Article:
T. Boone Pickens, legendary Texas oilman and infamous corporate raider from the 1980s, climbed the steps of the Reeves County courthouse in Pecos, Texas in early November 2016. He entered the solitary courtroom and settled into the witness stand for two days of testimony in what would be the final trial of his life.
Pickens, who was 88 by then, had made and lost billions over his long career, but he’d come to Pecos seeking justice from several other oil companies. He claimed they cut him out of what became the biggest oil play he’d ever invested in—in an oil-rich section of far West Texas that was primed for an unprecedented boom. After years of dealing with the media, shareholders and politicians, Pickens would need to win over a dozen West Texas jurors in one last battle.
To lead his legal fight, he chose an unlikely advocate—Chrysta Castañeda, a Dallas solo practitioner who had only recently returned to the practice of law after a hiatus borne of disillusionment with big firms. Pickens was a hardline Republican, while Castañeda had run for public office as a Democrat. But they shared an unwavering determination to win and formed a friendship that spanned their differences in age, politics, and gender.
In a town where frontier justice was once meted out by Judge Roy Bean—“The Law West of the Pecos”—Pickens would gird for one final courtroom showdown. Sitting through trial every day, he was determined to prevail, even at the cost of his health.
The Last Trial of T. Boone Pickens is a high-stakes courtroom drama told through the eyes of Castañeda. It’s the story of an American business legend still fighting in the twilight of his long career, and the lawyer determined to help him make one final stand for justice.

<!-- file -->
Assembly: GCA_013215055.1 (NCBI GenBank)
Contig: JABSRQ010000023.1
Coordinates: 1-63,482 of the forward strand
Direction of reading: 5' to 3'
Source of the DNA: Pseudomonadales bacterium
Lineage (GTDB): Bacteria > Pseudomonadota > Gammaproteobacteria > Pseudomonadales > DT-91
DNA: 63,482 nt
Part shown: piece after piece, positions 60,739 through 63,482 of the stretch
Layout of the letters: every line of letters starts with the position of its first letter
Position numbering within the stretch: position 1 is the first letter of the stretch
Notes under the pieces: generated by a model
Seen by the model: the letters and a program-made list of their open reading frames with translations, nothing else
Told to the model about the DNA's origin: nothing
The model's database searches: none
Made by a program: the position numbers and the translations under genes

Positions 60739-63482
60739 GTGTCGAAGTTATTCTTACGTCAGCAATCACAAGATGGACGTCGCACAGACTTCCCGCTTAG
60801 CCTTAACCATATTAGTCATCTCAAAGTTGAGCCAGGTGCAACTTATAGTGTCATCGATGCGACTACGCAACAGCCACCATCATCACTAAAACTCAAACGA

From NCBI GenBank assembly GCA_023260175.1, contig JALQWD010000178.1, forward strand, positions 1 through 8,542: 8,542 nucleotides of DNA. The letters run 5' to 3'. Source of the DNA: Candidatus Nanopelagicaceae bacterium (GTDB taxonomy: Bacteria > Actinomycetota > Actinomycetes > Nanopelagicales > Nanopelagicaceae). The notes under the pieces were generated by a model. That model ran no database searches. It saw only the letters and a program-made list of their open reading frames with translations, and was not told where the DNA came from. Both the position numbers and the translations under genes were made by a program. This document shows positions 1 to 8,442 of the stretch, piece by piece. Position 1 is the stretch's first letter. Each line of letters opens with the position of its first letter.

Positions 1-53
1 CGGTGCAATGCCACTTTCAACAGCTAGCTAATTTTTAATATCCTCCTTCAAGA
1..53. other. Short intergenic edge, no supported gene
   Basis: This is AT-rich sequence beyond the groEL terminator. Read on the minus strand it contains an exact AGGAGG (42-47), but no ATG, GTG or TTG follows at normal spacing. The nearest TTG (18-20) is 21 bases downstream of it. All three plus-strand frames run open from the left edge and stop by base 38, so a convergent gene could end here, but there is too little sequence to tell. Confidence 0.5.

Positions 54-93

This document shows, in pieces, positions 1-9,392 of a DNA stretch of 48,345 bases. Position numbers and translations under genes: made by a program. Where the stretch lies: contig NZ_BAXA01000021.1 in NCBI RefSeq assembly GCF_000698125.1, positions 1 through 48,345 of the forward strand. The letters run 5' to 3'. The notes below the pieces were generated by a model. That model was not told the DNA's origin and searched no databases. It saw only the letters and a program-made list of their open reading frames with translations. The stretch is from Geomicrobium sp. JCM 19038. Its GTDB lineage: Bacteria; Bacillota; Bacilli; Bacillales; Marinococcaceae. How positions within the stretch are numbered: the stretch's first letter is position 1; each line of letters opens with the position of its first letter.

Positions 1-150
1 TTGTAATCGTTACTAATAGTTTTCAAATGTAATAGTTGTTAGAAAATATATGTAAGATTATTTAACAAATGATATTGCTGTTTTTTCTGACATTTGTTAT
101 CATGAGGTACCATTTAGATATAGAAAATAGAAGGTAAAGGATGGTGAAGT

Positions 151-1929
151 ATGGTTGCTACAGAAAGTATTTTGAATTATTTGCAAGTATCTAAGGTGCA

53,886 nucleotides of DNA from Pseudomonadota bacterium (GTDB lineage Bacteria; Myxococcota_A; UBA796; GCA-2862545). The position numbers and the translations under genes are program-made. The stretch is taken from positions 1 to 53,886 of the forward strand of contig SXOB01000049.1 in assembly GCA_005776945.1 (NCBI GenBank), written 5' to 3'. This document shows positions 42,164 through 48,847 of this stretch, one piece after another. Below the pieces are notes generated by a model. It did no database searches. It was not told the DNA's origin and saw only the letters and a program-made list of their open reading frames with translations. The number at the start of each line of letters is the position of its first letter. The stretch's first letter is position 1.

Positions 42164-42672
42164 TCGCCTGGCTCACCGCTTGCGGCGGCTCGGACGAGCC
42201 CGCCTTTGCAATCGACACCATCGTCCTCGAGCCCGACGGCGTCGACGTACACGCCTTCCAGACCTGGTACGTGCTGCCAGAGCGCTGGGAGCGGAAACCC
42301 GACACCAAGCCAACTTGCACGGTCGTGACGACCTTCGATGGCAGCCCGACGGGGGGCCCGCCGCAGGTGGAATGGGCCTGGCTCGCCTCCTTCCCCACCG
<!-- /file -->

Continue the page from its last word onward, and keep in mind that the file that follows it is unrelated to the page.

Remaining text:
“Think you know T. Boone Pickens, the larger-than-life business titan,
energy trader, and corporate raider? Think again. The attorney representing Pickens in his final major court battle and the business writer who covered him most over the decades reveal a whole other T. Boone that few people outside his bubble could have ever imagined.” — Joe Nick Patoski, author of Austin to ATX and host of the Texas
Music Hour of Power
“Chrysta Castañeda and Loren Steffy have accomplished the remarkable. They’ve taken issues most familiar to lawyers and judges, woven them into an incredible story and presented to all an enjoyable journey through The
Last Trial of T. Boone Pickens.” —Craig Enoch, Former Texas Supreme Court Justice and founder of the Enoch Kever law firm
CHRYSTA CASTAÑEDA is a Texas trial attorney specializing in oil and gas disputes. She formed her own boutique law firm in 2014 after more than twenty years as a partner and associate in some of the world’s top law firms.
LOREN STEFFY is a journalist and author of four other nonfiction books: Deconstructed: An Insider’s View of Illegal Immigration and the Building Trades (with Stan Marek) (Stoney Creek Publishing, 2020), George P. Mitchell: Fracking, Sustainability and an Unorthodox Quest to Save the Planet (Texas A&M University Press, 2019), Drowning in Oil: BP and the Reckless Pursuit of Profit (McGraw-Hill, 2010) and The Man Who Thought Like a Ship (Texas A&M University Press, 2012). His first novel, The Big Empty, was published in April 2021.
Would I recommend: Yes! Enola Holmes is a delight.
ENOLA HOLMES AND THE BLACK BAROUCHE by Nancy Springer On sale: August 31st, 2021